TESS to impress

Launched on 18 April 2018, NASA's TESS is the first of a new wave of exoplanet-hunting space telescopes that will scour the skies for new worlds, writes Govert Schilling.

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An illustration of the TESS spacecraft observing an M dwarf star with orbiting planets. TESS is expected to move the hunt for exoplanets into the next era.
Credit: NASA's Goddard Space Flight Center

 

Columbus would’ve been envious. The famed explorer and navigator stumbled upon one ‘New World’ in the course of his lifetime. Over the next couple of years, astronomers expect to find a possible new world every hour.

In the spring of 2020, the number of candidate exoplanets – planets orbiting stars other than our own Sun – may well be six times the current tally of confirmed ones, 3,584. 

NASA’s new exoplanet hunter TESS (Transiting Exoplanet Survey Satellite) is expected to be responsible for much of this increase. Perched on top of a SpaceX Falcon 9 launcher, the spacecraft was fired into orbit from Cape Canaveral on 16 April 2018.

 


Read more about exoplanets from BBC Sky at Night Magazine:


 

“Until the late 2020s, no other mission than TESS will carry out these kinds of observations,” says the mission’s principal investigator Dr George Ricker of the Massachusetts Institute of Technology (MIT)

TESS builds on the success of its predecessor, NASA’s Kepler space telescope. During its four-year primary mission, Kepler studied some 150,000 faint, distant stars in the constellations of Cygnus and Lyra for signs of orbiting planets.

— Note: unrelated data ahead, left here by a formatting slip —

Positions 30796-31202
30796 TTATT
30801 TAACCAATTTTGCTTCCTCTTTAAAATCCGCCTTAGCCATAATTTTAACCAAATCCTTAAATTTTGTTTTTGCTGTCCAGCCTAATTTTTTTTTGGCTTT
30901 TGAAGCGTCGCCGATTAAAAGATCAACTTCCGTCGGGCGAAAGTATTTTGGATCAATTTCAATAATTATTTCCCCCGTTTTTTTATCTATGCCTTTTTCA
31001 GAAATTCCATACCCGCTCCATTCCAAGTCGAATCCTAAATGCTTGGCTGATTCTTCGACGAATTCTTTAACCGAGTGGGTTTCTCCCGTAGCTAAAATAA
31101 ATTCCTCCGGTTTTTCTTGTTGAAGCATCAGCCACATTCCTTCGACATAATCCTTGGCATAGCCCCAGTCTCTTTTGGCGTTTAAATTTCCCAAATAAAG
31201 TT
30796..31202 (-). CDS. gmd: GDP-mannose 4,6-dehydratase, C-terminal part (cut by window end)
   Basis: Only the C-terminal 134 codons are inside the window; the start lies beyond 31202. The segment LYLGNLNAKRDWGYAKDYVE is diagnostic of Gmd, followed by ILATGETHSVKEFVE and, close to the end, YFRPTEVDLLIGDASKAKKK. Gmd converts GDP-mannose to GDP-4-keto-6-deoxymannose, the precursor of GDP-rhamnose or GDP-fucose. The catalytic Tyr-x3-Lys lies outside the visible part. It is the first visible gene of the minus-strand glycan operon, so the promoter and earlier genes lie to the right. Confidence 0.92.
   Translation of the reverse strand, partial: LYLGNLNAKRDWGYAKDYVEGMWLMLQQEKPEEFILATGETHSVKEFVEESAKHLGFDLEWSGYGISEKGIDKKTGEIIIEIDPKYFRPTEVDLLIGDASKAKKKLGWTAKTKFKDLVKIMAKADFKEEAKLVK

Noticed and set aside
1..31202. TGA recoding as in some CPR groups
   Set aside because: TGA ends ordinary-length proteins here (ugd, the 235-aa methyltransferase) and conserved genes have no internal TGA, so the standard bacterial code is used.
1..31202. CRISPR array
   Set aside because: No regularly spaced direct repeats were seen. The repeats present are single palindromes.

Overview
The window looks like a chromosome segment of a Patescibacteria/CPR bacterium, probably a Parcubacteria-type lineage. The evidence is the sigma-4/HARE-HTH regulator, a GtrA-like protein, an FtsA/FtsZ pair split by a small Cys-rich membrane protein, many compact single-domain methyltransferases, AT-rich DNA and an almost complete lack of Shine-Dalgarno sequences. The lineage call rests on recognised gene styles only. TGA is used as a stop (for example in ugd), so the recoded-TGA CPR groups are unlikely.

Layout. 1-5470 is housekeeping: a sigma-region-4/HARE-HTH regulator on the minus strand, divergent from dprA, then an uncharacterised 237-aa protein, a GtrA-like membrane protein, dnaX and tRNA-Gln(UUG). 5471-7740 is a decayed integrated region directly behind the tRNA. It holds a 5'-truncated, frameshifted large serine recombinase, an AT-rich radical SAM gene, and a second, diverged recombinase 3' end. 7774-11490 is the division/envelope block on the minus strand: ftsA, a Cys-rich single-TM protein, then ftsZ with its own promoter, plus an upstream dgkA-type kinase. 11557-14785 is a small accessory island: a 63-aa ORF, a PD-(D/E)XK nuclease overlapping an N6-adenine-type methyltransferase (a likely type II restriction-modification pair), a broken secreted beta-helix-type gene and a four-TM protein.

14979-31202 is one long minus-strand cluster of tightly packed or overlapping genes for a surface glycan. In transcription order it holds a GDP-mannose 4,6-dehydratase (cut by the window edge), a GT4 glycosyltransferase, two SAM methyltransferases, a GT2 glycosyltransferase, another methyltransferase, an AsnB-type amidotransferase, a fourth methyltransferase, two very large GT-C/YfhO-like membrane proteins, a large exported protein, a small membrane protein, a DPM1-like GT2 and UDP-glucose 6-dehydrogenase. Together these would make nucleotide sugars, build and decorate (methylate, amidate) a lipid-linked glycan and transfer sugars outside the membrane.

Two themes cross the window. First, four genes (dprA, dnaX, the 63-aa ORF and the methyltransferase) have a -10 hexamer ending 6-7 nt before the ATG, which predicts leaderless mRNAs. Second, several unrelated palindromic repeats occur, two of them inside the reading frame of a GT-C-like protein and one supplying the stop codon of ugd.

But TESS will search the whole sky, focusing on a few hundred thousand stars brighter than mag. +12, most of which are much closer to the Sun than the stars in the Kepler catalogue. It may even find planets around some naked-eye stars.

“This is a true discovery mission,” says astrophysicist Professor Sara Seager, who is MIT’s deputy science director for TESS. 

 


An artist's impression of a planet transiting in front of its host star. TESS will search for changes in the brightness of starlight, as this could indicate a planet passing in front of it.
Credit: NASA/JPL-Caltech

 

A dimming of the light

When an exoplanet’s orbit is observed edge-on, it crosses the face of its parent star once per revolution. This transit results in a minute, temporary drop in the star’s brightness.

Since the size of a star is generally known, the change in its brightness, or ‘transit depth’, can be used to tell you the size of the exoplanet passing in front of it.

Subsequent measurements of the star’s ‘wobble’ – due to the gravitational tug of the exoplanet – can reveal the planet’s mass.